Alito’s majority claims that the dissent’s “torrent of words” attempts to “obscure the fact that its interpretation simply cannot be squared with the statutory text.” Scalia’s dissent argues that the Court demeans the rights of parenthood.

Sotamyor’s dissent touches on the difficulties involved in reading the ICWA. She writes that the majority is not willing to accept the consequences their holding will have beyond the specific facts presented in this case. Instead, they dissect one phrase from the statute and argue around it, incorrectly understanding the intent of the Act whilst doing so. Just because this father may have terminated his parental rights and expressed his unwillingness to pay child support, does not mean that all Indian parents who find themselves at the mercy of this ICWA reading will. The majority’s reading transforms the ICWA into “an illogical piecemeal scheme.”

So instead, Sotamayor looks to the entire text holistically in order to clarify the ambiguities and the avoidance that the majority so heavily relies on. She argues that under the statute Bio Dad is a “parent” whose “parent-child relationship” is subject to the ICWA protections. She notes that nothing in the text indicates that the blood relationship, which is not contest here, should be excluded from “familial relationships” which ICWA aims to protect. She cites language from Congress regarding the intent of the statute that “there is no resource more vital to the continued existence and integrity of Indian tribes than their children” §1901(3). This issue is not just hypothetical – NPR’s spring feature on the ICWA illuminated instances in which the statute had been ignored. The statute and its protection are central to Indian health and welfare issues today.

What does this all mean?

The majority cites the intent of the statute as one of the reasons they have reversed and remanded the South Carolina Supreme Court’s opinion. However, they are reading the intent as that of a custody case, saying that the ICWA is de and not looking to the intent which asks the State to help keep Indian families together. We have a history of wrongly deciding what is in the best interest of Indian families, and that may be what we are doing again here. They focus on the strict definition of “custodial” parent rights, saying that the Bureau of Indian Affairs (BIA) intended to only protect a custodial parent’s rights.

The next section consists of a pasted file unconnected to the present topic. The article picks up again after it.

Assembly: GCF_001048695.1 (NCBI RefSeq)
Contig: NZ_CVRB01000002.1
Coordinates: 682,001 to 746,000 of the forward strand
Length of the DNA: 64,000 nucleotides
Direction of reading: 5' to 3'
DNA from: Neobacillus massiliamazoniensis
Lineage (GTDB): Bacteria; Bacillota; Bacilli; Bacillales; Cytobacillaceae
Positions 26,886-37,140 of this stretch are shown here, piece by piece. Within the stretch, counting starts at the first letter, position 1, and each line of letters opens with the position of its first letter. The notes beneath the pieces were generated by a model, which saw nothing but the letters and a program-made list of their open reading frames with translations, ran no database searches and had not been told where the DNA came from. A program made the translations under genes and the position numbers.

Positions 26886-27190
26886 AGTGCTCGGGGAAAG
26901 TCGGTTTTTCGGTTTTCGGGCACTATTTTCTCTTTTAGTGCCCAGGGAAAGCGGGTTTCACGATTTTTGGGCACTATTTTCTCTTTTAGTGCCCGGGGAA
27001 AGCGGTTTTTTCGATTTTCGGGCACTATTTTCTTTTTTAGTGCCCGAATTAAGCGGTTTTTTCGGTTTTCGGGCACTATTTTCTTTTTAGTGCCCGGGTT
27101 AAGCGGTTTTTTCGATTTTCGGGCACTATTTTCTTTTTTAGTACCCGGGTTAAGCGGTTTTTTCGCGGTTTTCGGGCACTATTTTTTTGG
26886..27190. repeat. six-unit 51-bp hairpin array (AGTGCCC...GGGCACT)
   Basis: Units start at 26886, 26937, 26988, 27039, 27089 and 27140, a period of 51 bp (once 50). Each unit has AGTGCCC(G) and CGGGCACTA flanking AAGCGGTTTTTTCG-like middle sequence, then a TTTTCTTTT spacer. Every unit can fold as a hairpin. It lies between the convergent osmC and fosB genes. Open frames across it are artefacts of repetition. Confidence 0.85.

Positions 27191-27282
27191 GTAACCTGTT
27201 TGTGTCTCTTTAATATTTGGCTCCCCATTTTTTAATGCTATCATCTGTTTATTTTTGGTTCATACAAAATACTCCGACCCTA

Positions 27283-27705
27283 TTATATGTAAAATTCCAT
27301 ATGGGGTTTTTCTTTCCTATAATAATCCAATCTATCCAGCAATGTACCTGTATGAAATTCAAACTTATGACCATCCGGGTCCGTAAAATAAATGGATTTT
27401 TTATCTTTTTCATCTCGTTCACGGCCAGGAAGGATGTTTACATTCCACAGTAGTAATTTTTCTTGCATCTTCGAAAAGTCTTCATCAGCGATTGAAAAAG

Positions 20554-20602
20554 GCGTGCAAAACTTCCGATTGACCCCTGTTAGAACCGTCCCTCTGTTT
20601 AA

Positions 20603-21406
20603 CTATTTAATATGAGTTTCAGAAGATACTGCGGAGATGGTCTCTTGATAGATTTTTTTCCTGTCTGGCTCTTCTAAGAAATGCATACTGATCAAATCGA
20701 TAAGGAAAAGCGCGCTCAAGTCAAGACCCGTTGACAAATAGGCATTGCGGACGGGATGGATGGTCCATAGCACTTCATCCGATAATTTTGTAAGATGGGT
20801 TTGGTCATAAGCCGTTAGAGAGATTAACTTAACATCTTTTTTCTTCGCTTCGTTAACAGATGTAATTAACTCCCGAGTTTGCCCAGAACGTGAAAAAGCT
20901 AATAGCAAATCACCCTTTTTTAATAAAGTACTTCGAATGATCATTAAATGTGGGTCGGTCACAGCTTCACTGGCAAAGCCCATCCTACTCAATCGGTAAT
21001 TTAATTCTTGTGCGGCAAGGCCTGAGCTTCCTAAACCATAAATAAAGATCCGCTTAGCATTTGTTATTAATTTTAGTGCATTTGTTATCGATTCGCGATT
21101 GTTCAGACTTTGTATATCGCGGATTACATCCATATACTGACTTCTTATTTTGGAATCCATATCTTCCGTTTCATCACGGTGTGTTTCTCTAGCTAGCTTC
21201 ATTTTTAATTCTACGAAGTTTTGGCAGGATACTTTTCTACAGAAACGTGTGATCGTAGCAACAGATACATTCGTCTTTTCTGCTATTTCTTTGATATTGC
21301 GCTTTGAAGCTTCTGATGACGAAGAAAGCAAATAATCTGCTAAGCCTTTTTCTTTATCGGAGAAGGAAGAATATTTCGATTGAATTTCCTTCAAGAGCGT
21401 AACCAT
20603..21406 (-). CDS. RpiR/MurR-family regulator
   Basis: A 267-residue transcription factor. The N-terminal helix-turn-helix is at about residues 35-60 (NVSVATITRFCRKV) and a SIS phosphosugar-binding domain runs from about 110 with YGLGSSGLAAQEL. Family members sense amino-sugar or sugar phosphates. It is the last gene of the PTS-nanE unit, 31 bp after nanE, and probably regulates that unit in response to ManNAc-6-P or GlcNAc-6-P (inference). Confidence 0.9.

Interpretation that relies on strict meaning of the statute allows a narrow focus that can damn even the actual intent of the statute. As Breyer writes in his concurring opinion, sure the statute does not directly explain how to “treat an absentee Indian father who had next-to-no involvement with his child in the first few months of her life.” But would we expect it to? And in its absence (the avoidance that the opinion cites), there is nothing to protect parental rights in a situation such as this.

Reference to the “ICWA trump card” harkens back to Scalia’s discussion of non-white racial entitlement because God forbid we ever give a historically disenfranchised class some sort of legal protection. Sotomayor intimates this with dismay, writing that the majority makes “analytically unnecessary references to the fact that Baby Girl is 3/256 Cherokee,” as if, for some reason, she does not really fall under the ICWA.  The facts presented here are tricky, even more so because they involve a young child. But as Sotamayor writes in her dissent, this decision has implications far beyond this specific case.

These implications can be easy to ignore when you look at the facts which are those of a child being shuffled from home to home. The media (see Doctor Phil’s coverage of the case which was later slammed by native media outlets) has embraced the emotional nature of the case and managed to portray Baby Girl  as a case about “Who is the right parent?” rather than a look to the enforcement and future of an important statute for Indian health and welfare. Any student of the law will tell you the facts are important. But let’s not forget the law, too.

“Even happy families do not always fit the custodial-parent mold for which the majority would reserve ICWA’s substantive protections; unhappy families all too often do not. They are families nonetheless.” – Justice Sotomayor’s dissent